Archive for the 'Ignorance' Category


Hillary Clinton Campigns In Iowa, Meeting With Small Business OwnersAre you a corporate employee who wishes that your income were tied more closely to your employer’s profits?

I have good news for you: There’s an easy way to make that happen. Take 10% (or 5% or 20%) of your wages, and use them to buy corporate stock.

Are you a corporate employee who *doesn’t* wish that your income were tied more closely to your employer’s profits?

I have good news for you, too. You don’t have to buy additional stock if you don’t want to.

Hilary Clinton, however, wants to change all that. She wants to force you into a profit sharing arrangement that is, for all practical purposes, equivalent to forcibly converting part of your salary into corporate stock. If you were planning to do that anyway, this will make no difference to you. If you weren’t planning to do it anyway — if, for example, you preferred to diversify your risks by investing your wages in some other industry — then, of course, this will make you worse off.

(I trust that none of my regular readers is silly enough to respond that Clinton’s plan is much better than buying stock, because you get the profit-sharing in addition to your existing salary. But for the benefit of the occasional drive-by reader, this is not possible. Market pressures insure that your total compensation is equal to the value of what you produce for the company, and if one facet of that compensation goes up, then another must go down.)

Continue reading ‘Clintonomics’


Innumeracy Watch

While a team of four has just six interconnections, a team of 16 has 120 interconnections. It is near-exponential growth: n(n-1)/2.

— Rich Karlgaard and Michael S. Malone
Wall Street Journal
July 10, 2015

Click here to comment or read others’ comments.

What Is It Like to Talk Batty?

Sometimes I think we should license economics writers.

Thomas Nagel is a prominent philosopher (author of the provocative and widely anthologized essay What is it Like to be a Bat?) who’s just reviewed Daniel Kahneman’s new (and excellent) book in The New Republic. (Fun fact: When I stepped off an airplane at Heathrow last week, the first thing I saw was a limousine driver holding a sign that said “Daniel Kahneman”. This, incidentally, was my final issue of The New Republic, due to their criminally evil subscription practices — more on that, perhaps, later this week. ) Here is how Nagel describes what he seems to think is orthodox economic theory:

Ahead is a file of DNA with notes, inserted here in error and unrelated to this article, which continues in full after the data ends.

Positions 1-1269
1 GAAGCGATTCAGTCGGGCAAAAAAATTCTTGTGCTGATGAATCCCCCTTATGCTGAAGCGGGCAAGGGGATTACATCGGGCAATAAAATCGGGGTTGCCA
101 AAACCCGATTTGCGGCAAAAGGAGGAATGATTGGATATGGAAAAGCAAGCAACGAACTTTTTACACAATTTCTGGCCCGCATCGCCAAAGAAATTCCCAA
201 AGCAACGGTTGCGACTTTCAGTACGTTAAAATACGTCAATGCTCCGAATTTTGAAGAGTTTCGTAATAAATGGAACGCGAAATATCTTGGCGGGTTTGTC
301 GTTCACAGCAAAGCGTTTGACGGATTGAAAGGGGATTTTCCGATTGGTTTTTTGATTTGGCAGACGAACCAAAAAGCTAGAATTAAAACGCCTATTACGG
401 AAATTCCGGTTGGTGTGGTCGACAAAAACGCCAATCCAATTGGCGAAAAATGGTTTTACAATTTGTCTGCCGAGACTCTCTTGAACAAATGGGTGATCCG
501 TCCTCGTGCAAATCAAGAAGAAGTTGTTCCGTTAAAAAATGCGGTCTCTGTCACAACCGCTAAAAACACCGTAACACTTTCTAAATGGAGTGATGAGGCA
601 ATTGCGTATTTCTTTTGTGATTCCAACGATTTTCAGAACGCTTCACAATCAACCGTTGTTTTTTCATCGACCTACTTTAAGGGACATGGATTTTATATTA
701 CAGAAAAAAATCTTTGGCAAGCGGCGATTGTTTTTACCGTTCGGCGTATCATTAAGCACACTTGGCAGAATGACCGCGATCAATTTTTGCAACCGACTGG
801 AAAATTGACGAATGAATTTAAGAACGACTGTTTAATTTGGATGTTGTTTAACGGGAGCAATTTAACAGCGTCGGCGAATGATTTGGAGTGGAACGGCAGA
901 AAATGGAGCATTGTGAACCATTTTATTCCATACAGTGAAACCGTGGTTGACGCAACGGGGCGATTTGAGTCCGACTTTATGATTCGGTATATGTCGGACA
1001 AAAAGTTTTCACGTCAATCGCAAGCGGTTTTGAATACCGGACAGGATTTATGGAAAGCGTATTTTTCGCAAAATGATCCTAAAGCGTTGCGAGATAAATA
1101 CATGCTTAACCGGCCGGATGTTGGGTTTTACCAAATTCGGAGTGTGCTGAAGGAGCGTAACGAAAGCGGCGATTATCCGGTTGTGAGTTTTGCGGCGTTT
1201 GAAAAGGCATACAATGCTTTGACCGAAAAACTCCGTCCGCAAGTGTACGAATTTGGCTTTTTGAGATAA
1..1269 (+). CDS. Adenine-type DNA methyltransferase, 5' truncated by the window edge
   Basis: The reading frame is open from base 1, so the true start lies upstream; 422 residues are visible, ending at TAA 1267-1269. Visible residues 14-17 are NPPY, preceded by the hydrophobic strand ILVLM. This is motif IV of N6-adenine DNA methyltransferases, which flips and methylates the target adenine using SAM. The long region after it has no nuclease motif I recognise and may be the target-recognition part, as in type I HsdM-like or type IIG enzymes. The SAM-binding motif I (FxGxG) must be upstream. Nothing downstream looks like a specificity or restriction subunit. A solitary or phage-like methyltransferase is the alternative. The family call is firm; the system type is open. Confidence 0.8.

Most choices, and all economic choices, involve some uncertainty about their outcomes, and rational expectations theory, also called expected utility theory, describes a uniform standard for determining the rationality of choices under uncertainty…

The standard seems self-evident: The value of a 50 percent probability of an outcome is half the value the outcome would have if it actually occurred, and in general the value of any choice under uncertainty is dependent on the values of its possible outcomes, multiplied by their probabilities. Rationality in decision consists in making choices on the basis of `expected value’, which means picking the alternative that maximizes the sum of the products of utility and probability for all the possible outcomes. So a 10 percent chance of $1000 is better than a 50% chance of $150, an 80% chance of $100 plus a 20% chance of $10 is better than a 100 percent of $80 and so forth.

AAAAGGGHHH! Even on the Internet, it’s rare to see quite so much ignorance packed into so few words. Where to begin?

Continue reading ‘What Is It Like to Talk Batty?’